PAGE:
Evergrande poses 'limited' risk of economic crisis in China, Bank of Singapore says

For now, the spill-over from Evergrande’s default risk has not spread beyond the property sector in China’s bond markets

Evergrande Group, China's second-biggest property developer by sales, currently poses a "limited" risk of triggering an economic crisis in the country as investors weigh the risks of a delayed intervention by the government to rescue the severely indebted company, according to the Bank of Singapore

Concerns about the potential default of Evergrande will heighten market volatility because of uncertainties around the company's fate but the risk of financial contagion will eventually be "relatively contained", the lender said in a research note on Monday.

"While we would not be surprised by heightened volatility as the market grapples with uncertainty regarding the resolution of Evergrande’s situation, and as investors weigh the risks of government intervention coming in too late to contain widespread contagion effects, our base case is that the risk of an economic crisis in China due to Evergrande is limited at this time," the report authors said.

Evergrande, the world’s most debt-ridden property developer, has come under increasing scrutiny in recent months as the company grapples with a severe liquidity crisis due to a staggering debt pile of $300 billion.

On Monday, the company's share price fell as much as 17 per cent on Hong Kong’s benchmark Hang Seng stock index with Evergrande’s market value plunging to a record low of $3.54bn. The company's stock price is down 85 per cent since the start of the year. The fall in the stock price dragged the Hang Seng down 3.3 per cent on Monday, extending its decline since the start of the year to nearly 12.3 per cent.

Evergrande is the largest high-yield dollar bond issuer in Asia and a sizeable issuer in the onshore bond market, although not as significant compared to the offshore market.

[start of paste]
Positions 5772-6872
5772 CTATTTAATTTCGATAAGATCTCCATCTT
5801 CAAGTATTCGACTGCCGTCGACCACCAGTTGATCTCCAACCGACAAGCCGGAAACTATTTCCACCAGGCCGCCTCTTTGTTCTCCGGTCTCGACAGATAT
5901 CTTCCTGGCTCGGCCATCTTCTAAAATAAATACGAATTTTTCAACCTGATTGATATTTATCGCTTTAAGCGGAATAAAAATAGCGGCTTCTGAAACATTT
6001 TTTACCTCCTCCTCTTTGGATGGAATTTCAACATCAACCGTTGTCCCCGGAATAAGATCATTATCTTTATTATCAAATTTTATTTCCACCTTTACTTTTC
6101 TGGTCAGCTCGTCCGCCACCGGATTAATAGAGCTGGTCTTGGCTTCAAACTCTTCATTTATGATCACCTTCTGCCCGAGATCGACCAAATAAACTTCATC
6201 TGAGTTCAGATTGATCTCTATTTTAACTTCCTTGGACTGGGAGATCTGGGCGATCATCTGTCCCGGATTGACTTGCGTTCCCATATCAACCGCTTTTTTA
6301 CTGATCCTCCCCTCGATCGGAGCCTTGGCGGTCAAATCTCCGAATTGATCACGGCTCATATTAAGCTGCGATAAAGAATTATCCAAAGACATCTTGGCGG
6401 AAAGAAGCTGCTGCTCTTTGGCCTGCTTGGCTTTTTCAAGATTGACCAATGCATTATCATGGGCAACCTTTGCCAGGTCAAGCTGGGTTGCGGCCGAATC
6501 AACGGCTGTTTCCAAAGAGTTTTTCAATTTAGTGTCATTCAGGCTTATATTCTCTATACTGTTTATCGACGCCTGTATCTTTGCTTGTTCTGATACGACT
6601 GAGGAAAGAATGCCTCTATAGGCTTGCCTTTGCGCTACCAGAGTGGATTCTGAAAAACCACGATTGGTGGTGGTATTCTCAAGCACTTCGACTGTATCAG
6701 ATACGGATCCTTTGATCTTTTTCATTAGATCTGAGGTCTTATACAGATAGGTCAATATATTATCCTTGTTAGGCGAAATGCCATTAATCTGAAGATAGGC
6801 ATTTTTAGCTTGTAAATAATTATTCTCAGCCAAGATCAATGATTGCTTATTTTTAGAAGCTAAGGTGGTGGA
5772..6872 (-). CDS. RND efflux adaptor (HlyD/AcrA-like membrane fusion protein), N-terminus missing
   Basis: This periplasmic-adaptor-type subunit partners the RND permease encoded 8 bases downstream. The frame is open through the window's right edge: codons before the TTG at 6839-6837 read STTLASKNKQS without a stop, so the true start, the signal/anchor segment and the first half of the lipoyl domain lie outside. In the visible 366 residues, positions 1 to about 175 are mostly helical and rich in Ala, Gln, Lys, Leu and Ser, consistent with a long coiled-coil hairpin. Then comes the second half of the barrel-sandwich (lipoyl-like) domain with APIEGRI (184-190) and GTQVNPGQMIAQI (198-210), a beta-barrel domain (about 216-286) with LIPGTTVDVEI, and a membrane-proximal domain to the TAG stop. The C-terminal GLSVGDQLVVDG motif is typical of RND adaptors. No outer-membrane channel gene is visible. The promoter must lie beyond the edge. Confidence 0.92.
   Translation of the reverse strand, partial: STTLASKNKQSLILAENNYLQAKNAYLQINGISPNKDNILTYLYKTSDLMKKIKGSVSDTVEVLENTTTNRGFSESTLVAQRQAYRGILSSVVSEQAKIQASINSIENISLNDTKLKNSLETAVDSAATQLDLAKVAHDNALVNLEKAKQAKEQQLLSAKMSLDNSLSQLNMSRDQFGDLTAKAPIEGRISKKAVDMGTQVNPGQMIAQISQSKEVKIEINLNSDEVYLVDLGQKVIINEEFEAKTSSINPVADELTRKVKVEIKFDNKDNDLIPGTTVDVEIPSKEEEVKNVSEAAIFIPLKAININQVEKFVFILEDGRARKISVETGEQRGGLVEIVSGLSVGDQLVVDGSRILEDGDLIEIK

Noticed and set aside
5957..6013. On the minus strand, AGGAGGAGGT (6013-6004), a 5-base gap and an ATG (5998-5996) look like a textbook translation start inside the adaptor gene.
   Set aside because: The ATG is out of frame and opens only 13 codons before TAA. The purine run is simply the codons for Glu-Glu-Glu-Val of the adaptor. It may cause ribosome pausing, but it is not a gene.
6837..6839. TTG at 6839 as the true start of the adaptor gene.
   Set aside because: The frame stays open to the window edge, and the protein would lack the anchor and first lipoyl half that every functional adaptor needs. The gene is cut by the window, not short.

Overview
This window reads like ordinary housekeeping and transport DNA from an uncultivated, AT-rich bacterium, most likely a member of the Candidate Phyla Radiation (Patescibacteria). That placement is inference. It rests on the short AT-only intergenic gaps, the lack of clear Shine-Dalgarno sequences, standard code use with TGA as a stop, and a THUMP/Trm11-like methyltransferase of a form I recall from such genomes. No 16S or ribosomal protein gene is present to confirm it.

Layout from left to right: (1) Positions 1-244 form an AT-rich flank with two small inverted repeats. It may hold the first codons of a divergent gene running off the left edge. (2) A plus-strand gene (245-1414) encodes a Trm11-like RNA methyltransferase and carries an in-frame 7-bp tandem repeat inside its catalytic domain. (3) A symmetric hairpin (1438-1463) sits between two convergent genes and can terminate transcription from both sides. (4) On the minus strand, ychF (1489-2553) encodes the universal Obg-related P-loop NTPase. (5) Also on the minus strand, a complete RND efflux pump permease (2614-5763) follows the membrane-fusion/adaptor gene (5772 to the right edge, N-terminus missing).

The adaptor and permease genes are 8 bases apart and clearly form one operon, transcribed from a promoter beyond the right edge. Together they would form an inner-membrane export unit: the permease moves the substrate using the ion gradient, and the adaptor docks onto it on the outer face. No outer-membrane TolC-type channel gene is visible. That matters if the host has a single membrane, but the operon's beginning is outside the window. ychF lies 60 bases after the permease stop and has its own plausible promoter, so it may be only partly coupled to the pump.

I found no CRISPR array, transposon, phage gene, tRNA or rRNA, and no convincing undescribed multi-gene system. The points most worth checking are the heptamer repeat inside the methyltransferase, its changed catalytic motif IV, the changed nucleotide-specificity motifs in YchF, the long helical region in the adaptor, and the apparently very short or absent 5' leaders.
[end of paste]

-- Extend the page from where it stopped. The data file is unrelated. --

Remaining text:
"For now, the contagion from Evergrande’s risks has not spread beyond the real estate sector in China’s high-yield bond markets," the Bank of Singapore said.

In terms of the secondary effects of a potential Evergrande default on China’s banking sector, the company's direct borrowings from China’s banks is a small portion of the overall loan book of the banking sector as a whole, it said.

"Nonetheless, the impact is relatively uneven – selected banks have been reported to be vulnerable to Evergrande’s woes, including affiliated Shengjing Bank and national Mingsheng Bank," the report said.

China's domestic banking system is potentially exposed to Evergrande’s supply chain, including many suppliers and construction contractors for whom Evergrande was usually its largest customer, it said.

Of the company’s total liabilities, approximately half are supplier credit or trade payables.

"The Chinese government would also need to manage potential overly adverse spillovers to real estate prices and engineer a soft landing," the report said.

The Bank of Singapore has lowered its core earnings forecasts for the Chinese developers under its coverage, largely on weaker gross profit margin assumptions.

Concerns are also growing about Evergrande’s liquidity issues and contagion risks to the property sector and other related industries, it said.

Nevertheless, the economic growth forecast for China remains "fairly firm" at 8.2 per cent for 2021, up from 2.3 per cent in 2020, and the country's economic recovery is broadly intact despite near-term challenges, the report said.

Updated: September 20th 2021, 12:35 PM
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